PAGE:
The vehicle used for the dive is named Limiting Factor.

©Triton Submarines; (badge)

Journey to the Bottom of the World

An underwater explorer journeys to the ocean’s deepest point.

In 2020, Vanessa O’Brien crammed into a small deep-sea vehicle with pilot Victor Vescovo. She was headed into the unknown.

Eight years earlier, O’Brien had climbed to the top of Mount Everest. That’s the world’s highest point. Now, she was trying to reach its lowest: Challenger Deep. It’s the deepest part of the Mariana Trench, a long, narrow canyon in the Pacific Ocean.

O’Brien and Vescovo’s vehicle is called a submersible. It was lowered into the water by a crane from a ship. Within minutes, the deep blue of the ocean turned to pitch-black. As the sub slowly descended, the water got darker and colder. It was completely quiet. After about four hours, Vescovo said, “Touchdown!”

They’d finally reached the deepest place on the planet.

“The bottom looks a little bit like what I imagine the moon to look like,” says O’Brien. “It’s very still. This is an uninterrupted, unvisited place.”

©Enrique Alvarez 2020

Vanessa O’Brien and Victor Vescovo inside their submersible

Mysteries of the Deep

The ocean covers about 70 percent of Earth’s surface, but humans have yet to explore most of it. In fact, less than 20 percent of the seafloor has been mapped.

The biggest enemy of ocean explorers is water pressure—the force of the water pressing on their bodies as they go deeper into the ocean. Most scuba divers can’t go much deeper than a few hundred feet. At greater depths, the pressure can easily crush a person and most submarines.

To withstand the enormous pressure, Vescovo had his sub built with one of the strongest metals on Earth. In 2019, he became just the fourth person to ever reach Challenger Deep. A year later, O’Brien became the ninth.

Exploring the Seafloor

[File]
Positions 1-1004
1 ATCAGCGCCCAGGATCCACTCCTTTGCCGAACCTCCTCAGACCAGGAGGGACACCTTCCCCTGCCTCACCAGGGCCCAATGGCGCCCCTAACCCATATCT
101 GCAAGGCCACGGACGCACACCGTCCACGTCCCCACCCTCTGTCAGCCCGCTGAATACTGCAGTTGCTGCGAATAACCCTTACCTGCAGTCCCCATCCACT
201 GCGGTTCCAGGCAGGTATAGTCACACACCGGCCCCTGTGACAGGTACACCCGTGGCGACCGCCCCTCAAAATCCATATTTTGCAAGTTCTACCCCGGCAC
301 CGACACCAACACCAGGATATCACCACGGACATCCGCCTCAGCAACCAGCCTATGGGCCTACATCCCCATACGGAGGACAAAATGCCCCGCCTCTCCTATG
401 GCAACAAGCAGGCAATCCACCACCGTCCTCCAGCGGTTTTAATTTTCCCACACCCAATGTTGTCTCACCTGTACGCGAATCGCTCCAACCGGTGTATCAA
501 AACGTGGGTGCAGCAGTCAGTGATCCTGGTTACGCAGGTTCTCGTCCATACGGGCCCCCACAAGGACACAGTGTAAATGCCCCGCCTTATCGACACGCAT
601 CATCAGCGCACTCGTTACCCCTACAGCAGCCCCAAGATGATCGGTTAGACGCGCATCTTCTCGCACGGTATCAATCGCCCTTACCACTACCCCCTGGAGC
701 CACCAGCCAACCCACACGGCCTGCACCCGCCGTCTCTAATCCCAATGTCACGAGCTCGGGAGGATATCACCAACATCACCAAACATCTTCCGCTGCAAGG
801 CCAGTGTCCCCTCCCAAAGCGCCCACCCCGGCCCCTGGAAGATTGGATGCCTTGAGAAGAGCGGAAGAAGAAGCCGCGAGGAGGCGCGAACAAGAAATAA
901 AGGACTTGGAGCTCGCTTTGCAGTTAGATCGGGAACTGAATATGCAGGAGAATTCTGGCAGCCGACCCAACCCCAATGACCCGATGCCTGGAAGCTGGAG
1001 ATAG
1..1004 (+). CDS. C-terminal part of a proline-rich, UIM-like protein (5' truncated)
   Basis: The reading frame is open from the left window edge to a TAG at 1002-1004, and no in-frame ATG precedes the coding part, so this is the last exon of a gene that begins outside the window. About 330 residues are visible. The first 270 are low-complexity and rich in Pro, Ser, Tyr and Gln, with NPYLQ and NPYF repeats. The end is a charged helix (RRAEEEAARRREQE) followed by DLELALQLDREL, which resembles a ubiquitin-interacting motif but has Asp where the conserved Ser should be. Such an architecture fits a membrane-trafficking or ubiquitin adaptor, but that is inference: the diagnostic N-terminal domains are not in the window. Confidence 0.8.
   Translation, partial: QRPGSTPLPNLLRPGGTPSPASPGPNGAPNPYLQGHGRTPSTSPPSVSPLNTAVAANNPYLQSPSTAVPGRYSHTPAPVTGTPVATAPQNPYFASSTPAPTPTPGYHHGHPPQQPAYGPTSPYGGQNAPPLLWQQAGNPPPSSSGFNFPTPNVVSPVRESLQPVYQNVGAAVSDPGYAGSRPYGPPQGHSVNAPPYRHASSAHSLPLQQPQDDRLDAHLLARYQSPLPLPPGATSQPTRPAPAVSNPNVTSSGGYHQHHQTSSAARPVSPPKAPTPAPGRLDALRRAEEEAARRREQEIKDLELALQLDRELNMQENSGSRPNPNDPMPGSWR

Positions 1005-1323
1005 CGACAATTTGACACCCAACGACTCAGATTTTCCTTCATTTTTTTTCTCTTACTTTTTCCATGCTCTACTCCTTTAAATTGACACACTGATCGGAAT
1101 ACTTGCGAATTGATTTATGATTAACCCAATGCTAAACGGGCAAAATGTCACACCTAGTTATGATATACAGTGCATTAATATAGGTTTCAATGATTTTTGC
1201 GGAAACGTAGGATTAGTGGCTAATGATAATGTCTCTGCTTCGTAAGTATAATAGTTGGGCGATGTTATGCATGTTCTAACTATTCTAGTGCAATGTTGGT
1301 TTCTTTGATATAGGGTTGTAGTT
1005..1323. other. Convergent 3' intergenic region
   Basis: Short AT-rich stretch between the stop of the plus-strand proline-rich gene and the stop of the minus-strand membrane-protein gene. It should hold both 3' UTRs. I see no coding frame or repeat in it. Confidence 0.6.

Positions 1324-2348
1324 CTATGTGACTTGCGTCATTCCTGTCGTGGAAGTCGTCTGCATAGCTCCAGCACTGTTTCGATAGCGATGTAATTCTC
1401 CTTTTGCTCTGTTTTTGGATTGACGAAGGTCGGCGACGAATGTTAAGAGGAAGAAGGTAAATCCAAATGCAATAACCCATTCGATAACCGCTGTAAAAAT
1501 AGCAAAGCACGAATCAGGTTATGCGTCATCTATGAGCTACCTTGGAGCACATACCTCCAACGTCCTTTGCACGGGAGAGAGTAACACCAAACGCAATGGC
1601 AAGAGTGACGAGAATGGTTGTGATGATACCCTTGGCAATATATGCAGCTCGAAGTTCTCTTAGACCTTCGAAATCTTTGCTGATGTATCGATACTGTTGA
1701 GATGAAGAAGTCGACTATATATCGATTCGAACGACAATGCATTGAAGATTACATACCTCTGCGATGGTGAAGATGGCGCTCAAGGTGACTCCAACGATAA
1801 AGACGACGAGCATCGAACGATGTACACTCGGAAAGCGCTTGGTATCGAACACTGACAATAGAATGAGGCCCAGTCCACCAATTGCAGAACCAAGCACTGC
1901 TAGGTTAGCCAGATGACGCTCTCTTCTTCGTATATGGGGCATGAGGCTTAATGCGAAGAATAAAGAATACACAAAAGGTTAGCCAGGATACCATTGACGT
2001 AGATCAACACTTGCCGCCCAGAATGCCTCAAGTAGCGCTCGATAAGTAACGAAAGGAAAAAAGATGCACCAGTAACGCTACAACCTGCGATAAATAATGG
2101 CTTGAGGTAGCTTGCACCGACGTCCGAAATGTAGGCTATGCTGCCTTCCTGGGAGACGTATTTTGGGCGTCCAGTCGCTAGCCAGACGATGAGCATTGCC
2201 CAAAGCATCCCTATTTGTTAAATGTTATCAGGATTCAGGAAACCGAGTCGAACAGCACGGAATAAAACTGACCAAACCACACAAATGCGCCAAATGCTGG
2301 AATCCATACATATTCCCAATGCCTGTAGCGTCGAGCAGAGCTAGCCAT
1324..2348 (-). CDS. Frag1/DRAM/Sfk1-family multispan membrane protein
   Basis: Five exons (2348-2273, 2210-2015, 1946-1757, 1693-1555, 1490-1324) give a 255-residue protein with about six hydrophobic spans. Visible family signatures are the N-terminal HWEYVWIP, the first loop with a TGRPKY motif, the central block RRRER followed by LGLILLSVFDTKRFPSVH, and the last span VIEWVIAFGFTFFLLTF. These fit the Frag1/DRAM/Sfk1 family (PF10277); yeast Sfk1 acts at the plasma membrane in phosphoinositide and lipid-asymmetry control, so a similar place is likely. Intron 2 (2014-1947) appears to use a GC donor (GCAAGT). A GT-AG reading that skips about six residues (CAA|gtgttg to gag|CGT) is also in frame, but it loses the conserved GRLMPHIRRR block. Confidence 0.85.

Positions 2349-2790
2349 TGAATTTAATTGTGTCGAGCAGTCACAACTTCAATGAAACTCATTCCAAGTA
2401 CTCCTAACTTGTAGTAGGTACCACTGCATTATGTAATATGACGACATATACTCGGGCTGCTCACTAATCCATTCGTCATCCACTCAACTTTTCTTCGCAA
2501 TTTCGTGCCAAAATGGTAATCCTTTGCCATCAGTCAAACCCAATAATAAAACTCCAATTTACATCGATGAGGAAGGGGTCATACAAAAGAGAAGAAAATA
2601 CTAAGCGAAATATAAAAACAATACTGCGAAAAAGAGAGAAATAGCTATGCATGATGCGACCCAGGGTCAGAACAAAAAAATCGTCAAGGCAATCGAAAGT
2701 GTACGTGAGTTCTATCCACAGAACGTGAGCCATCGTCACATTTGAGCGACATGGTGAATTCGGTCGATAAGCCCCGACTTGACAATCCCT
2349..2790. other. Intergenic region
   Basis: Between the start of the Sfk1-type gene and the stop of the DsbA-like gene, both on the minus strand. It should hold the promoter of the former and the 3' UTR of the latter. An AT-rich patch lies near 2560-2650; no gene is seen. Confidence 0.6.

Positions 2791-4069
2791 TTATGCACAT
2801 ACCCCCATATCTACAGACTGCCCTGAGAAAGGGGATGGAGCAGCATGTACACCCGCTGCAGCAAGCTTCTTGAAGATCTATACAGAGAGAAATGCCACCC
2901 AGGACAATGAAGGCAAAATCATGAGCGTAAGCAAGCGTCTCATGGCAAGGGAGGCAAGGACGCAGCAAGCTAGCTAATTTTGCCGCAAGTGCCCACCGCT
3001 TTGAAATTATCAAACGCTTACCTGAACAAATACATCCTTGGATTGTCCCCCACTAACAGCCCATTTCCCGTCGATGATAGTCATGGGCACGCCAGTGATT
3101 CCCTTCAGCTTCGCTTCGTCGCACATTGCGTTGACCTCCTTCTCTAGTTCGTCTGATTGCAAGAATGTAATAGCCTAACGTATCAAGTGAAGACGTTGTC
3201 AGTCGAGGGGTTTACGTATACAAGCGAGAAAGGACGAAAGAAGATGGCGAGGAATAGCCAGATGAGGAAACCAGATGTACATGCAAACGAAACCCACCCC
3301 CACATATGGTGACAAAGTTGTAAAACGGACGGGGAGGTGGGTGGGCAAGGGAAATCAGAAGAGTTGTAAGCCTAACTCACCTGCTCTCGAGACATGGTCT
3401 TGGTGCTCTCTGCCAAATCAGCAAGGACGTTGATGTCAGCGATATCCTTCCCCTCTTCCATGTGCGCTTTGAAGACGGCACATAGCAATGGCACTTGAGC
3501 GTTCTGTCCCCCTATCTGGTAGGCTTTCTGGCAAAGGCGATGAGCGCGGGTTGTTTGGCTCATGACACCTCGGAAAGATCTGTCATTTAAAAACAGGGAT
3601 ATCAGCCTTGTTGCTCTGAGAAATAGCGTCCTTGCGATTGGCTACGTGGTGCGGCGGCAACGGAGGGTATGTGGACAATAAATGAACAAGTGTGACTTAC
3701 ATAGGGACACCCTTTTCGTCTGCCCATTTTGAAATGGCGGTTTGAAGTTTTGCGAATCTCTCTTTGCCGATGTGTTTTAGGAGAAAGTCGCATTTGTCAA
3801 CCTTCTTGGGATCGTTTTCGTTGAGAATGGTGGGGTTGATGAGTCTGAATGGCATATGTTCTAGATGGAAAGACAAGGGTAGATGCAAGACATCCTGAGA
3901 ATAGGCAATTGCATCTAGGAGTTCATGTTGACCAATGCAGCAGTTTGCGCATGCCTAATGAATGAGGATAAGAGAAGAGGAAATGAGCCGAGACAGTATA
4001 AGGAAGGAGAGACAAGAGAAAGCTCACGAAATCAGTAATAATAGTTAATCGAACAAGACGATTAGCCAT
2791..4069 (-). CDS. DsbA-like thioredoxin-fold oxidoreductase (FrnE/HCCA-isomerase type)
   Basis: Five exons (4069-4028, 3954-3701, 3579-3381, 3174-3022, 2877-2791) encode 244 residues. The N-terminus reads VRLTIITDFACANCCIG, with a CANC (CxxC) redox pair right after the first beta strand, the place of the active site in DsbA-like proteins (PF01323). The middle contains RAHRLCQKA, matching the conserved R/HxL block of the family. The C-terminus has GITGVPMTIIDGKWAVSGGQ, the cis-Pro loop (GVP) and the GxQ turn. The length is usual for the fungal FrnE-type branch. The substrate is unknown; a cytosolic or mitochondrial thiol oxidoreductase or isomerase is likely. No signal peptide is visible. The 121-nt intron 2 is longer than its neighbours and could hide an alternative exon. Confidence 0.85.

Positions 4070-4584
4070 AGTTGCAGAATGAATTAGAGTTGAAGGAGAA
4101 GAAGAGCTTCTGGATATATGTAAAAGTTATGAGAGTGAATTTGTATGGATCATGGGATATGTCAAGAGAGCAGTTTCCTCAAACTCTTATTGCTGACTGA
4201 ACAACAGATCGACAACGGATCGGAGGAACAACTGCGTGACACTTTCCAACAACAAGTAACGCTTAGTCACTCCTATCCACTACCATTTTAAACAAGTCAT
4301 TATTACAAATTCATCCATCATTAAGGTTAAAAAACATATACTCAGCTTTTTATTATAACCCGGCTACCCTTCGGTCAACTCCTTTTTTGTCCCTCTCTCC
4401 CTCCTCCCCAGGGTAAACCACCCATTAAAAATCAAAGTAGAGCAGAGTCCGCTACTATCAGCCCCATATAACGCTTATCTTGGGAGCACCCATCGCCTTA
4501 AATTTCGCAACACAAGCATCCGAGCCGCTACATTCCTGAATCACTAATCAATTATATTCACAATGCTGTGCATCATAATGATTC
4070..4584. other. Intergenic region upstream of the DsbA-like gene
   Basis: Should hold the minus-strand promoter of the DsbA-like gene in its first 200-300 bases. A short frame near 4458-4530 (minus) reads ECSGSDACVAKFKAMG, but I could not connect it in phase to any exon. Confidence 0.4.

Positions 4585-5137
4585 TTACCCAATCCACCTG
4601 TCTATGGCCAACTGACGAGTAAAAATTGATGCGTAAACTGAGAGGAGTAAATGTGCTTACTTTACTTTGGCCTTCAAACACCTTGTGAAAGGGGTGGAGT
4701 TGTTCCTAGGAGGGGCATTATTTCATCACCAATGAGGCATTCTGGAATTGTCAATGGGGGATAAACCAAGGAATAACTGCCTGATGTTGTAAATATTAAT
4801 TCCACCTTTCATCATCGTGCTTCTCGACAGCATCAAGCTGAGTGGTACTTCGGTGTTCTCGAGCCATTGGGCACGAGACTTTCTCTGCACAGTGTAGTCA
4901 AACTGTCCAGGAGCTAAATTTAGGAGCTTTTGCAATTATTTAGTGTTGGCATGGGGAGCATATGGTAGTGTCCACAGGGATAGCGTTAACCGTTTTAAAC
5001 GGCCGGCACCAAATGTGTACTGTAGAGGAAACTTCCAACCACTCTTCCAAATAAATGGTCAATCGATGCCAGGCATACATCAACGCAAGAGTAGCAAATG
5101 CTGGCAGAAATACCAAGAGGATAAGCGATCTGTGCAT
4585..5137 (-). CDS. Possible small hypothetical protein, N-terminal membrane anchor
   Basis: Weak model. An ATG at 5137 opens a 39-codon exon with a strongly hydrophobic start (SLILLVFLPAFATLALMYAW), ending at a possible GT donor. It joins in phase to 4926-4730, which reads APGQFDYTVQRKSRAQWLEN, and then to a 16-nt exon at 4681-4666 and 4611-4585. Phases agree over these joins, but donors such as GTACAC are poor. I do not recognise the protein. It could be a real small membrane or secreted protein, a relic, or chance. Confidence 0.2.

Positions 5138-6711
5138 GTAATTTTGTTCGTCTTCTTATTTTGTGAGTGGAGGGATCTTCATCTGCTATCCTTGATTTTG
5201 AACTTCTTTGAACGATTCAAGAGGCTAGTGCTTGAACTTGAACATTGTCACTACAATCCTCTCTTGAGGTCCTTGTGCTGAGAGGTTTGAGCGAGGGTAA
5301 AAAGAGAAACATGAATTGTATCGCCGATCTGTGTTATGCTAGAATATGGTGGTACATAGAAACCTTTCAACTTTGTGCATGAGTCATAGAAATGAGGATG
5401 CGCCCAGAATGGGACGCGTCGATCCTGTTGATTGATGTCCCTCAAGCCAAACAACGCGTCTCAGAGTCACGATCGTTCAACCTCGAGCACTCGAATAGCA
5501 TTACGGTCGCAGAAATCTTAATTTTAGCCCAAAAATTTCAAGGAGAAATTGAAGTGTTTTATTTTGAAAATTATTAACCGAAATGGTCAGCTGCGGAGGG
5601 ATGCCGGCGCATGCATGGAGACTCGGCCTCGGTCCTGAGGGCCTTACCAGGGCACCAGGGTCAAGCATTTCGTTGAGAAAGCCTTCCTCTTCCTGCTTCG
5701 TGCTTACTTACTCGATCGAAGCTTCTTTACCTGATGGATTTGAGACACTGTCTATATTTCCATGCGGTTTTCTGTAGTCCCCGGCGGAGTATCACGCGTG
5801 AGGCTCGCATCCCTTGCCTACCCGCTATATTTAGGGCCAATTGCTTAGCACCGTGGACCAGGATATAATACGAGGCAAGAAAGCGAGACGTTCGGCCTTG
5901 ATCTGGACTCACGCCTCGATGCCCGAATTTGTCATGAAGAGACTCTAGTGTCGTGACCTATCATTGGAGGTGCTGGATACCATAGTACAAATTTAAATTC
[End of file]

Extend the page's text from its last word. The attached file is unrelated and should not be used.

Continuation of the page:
Jim McMahon/Mapman®

The Mariana Trench is about five times longer than the Grand Canyon. During their expedition, O’Brien and Vescovo mapped a mile-long stretch of the trench. They also collected water samples and took photos and videos.

The pressure, darkness, and cold temperature make it difficult for most sea creatures to survive at that depth. But some life exists there. The sub’s cameras showed tiny creatures called bristle worms along the sandy trench floor.

After three hours, the two adventurers began the long, slow journey back to the surface.

To the Extreme

With this mission, O’Brien joined Vescovo as the only two people to reach Earth’s highest and lowest points. O’Brien says Everest and Challenger Deep have more in common than most people think. She points out that both are cold, lack oxygen, and aren’t natural environments for humans to live in.

But, O’Brien says, you don’t need to go to the world’s most extreme places to explore.

“All kids have to do is tap into their curiosity and go and explore with an open mind,” she explains.

1. Based on the text and pictures, what is a submersible? What do you know about the submersible O’Brien and Vescovo used?

2. What does the article say is an ocean explorer’s biggest enemy? Why?

3. What similarities does O’Brien note between Mount Everest and Challenger Deep?

Skills Sheets (2)
Skills Sheets (2)